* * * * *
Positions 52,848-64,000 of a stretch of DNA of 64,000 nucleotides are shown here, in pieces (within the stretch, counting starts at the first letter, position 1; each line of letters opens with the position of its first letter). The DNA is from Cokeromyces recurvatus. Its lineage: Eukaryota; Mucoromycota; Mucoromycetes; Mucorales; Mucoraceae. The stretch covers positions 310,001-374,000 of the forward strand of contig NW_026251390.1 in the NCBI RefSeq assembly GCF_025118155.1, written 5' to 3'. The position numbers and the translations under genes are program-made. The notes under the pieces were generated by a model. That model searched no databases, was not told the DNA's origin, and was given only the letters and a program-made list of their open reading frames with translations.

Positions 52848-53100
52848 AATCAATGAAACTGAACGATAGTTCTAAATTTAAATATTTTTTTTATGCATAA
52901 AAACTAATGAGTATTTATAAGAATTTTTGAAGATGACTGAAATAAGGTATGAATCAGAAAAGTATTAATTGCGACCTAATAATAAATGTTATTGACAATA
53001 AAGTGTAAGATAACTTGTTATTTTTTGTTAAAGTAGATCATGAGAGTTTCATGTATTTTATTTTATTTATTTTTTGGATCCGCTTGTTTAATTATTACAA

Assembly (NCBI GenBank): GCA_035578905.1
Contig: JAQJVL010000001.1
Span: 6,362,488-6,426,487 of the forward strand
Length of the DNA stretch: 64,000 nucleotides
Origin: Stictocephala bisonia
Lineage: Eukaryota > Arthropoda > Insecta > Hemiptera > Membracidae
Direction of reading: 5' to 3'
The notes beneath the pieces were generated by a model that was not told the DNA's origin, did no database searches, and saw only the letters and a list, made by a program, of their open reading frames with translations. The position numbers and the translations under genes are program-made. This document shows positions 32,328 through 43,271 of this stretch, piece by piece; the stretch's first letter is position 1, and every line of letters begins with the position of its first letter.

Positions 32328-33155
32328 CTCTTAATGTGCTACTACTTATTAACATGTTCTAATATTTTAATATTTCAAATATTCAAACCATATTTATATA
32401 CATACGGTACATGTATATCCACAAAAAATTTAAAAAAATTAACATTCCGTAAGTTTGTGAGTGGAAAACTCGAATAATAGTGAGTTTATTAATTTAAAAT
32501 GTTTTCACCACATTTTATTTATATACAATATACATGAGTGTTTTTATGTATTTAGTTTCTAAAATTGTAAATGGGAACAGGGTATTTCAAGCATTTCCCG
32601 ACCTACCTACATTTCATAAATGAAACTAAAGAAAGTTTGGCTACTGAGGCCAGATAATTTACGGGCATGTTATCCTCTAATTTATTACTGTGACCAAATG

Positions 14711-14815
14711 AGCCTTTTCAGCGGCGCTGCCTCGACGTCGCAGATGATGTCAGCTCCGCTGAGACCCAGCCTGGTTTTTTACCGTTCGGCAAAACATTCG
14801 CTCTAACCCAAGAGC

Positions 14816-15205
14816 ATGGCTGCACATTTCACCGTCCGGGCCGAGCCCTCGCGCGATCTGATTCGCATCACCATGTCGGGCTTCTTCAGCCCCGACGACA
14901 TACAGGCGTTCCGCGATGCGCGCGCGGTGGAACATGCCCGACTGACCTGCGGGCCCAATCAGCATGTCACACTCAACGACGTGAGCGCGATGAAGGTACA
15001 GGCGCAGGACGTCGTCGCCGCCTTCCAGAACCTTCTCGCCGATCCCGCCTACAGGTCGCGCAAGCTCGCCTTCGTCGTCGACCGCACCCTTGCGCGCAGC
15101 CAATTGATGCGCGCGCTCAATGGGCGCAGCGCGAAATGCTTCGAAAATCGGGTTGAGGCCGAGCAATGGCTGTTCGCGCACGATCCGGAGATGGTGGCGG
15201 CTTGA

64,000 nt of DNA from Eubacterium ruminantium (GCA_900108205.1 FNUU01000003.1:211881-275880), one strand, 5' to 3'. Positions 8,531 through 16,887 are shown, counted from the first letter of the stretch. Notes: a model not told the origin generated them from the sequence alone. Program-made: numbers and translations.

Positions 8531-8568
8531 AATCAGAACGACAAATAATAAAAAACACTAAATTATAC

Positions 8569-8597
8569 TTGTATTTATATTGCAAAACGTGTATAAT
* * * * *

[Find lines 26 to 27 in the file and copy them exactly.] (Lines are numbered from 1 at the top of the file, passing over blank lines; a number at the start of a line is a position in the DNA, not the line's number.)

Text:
15101 CAATTGATGCGCGCGCTCAATGGGCGCAGCGCGAAATGCTTCGAAAATCGGGTTGAGGCCGAGCAATGGCTGTTCGCGCACGATCCGGAGATGGTGGCGG
15201 CTTGA